If you are a bird nerd who lives within a 50 mile radius of Ridgefield, Washington, the Ridgefield National Wildlife Refuge is a must-see spot. (A few days each year, it’s even free to visit!) A birder friend of ours was shocked we’d never been there and encouraged us to go. We thought it would be a great way to spend a sunny afternoon. We spent our entire afternoon there, from about noon until just before the gates locked at 5:00 PM. It was birdnerdvana!
The refuge has a few different units; we spent all our time in Unit S, a 4.2 mile driving loop through the wetlands. No one is allowed out of their cars on the loop to maintain the best protection for the animals — except at one spot where they’ve built a photo blind.
There are wetlands and fields (there are more fields or more wetlands depending on the time of year you visit) on both sides of the road, and visitors are really quite close to the wildlife. We would recommend bringing binoculars, however, for the best experience. We were able to identify 18 species of birds, but without our binoculars, we’d have had a much more difficult time identifying birds. We also used our iBird app on our phone and our Sibley Guide to Birds to help us identify the birds. We had previously seen 16 of those, but we added two new species to our life list there: the Rough-legged Hawk and the Hooded Merganser (we saw both a male and a female hiding out under some trees). We are very excited that our life list now has over 500 species!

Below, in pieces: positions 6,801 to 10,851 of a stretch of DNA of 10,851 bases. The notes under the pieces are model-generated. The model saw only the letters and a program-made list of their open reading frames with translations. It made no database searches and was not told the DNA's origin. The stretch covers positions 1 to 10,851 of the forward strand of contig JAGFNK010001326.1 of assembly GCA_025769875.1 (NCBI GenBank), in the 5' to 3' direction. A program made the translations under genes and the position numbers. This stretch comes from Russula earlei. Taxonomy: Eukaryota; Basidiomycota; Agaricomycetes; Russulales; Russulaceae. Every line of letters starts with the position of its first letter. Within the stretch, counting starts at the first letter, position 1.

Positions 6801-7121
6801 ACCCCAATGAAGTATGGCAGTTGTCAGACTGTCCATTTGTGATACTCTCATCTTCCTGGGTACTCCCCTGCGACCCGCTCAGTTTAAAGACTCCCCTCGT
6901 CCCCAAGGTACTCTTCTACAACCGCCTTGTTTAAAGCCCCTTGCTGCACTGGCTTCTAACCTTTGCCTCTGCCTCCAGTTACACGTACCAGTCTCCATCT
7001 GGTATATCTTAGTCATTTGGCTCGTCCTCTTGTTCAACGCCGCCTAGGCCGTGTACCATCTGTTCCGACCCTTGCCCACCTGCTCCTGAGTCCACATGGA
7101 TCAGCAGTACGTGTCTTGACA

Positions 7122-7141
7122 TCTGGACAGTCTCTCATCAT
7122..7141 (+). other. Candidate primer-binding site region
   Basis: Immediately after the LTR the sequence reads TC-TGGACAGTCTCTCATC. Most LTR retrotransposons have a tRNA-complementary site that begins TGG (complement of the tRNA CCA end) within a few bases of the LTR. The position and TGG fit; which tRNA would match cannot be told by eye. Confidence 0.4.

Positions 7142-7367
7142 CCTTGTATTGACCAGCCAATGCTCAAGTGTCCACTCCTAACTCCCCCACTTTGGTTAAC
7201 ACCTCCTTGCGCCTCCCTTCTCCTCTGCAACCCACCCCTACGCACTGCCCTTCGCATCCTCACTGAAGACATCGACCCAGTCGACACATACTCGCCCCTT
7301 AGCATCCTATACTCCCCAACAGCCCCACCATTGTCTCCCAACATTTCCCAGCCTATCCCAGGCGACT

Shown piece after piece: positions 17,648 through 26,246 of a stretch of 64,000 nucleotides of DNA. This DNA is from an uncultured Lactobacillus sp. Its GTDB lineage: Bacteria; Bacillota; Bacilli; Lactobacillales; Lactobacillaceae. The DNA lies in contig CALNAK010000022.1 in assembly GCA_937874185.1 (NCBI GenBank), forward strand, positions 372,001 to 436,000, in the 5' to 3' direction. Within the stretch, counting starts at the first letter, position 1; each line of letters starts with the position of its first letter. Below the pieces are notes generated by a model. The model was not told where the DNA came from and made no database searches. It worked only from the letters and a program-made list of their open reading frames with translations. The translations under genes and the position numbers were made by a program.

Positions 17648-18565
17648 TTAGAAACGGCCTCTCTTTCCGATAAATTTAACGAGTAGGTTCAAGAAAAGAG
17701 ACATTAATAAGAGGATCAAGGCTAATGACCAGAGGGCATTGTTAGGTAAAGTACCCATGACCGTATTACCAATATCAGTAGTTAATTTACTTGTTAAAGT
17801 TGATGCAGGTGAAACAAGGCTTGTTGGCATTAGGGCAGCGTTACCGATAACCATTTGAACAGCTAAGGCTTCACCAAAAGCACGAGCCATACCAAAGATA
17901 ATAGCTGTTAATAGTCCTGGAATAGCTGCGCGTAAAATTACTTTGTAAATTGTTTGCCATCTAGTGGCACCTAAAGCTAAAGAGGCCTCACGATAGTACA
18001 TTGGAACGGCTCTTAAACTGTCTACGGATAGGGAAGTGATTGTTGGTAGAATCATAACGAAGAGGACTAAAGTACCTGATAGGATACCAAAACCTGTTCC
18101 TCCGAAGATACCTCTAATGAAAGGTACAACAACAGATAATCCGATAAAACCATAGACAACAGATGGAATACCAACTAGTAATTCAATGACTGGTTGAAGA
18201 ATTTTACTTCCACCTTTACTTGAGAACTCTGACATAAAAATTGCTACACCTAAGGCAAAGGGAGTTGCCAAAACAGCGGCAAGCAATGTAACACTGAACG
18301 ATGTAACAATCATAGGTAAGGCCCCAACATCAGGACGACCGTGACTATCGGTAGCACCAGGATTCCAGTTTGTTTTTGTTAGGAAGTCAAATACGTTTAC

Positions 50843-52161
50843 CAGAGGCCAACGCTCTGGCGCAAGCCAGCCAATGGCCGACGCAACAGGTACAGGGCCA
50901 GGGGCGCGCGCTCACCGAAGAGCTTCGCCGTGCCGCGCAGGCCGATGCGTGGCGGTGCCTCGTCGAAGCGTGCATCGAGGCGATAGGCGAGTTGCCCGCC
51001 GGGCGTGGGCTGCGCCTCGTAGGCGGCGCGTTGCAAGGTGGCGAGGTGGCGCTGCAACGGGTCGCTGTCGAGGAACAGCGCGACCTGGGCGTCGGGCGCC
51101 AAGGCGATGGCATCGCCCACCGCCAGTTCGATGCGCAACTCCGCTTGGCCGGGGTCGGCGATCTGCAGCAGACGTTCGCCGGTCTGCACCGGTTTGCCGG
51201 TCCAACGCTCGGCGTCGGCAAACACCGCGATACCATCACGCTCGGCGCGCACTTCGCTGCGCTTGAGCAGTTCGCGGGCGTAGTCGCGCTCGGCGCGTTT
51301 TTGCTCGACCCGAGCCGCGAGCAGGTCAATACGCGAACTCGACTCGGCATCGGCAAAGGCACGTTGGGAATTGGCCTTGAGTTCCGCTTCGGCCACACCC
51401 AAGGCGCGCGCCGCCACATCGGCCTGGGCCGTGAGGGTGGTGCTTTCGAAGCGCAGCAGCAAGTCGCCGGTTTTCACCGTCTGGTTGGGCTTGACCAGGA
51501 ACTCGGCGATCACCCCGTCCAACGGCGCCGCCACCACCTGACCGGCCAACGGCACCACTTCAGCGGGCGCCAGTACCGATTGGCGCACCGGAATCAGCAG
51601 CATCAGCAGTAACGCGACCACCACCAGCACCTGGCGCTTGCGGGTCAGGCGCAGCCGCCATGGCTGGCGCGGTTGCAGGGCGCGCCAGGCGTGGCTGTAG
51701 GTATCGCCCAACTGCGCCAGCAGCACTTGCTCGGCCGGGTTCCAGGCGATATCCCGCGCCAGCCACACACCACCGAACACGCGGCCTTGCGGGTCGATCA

We saw many water birds and raptors on this trip, but we also saw some mammals. We saw six raccoons foraging on a riverbank. We’re not sure what they were digging around for, or what they were doing out in broad daylight, but they were busy! We also saw a gigantic nutria or river otter. We’re not exactly sure how to tell them apart. It wasn’t in a river, and it was up out of the water for a long time, so we think it was probably a nutria, but it was the biggest one we’ve ever seen. It was about the size of a beaver! We actually were hoping it was a beaver, but the tail was definitely not a beaver tail. It was pretty cute, actually.
Erin took a lot of photos at the refuge, and several are posted in this entry, but if you are planning to photograph birds, don’t expect them all to look like these. You are only seeing her favorites here, not the hundreds that didn’t turn out. (She photographed these birds with a Canon 7D and a 400mm lens.) She took over 100 photos of the egret you see reflected below, and of those, she was really happy with only two. The photo of the Pied-billed Grebe, at the beginning of the post, however, was one of only three shots she took of those birds, so you never know. The key to good animal photos is getting the eyes sharp (see the hawk photo).
What’s your favorite birdnerding spot? We’re always on the lookout for a new adventure, so let us know where we should explore. Enjoy your week or your weekend!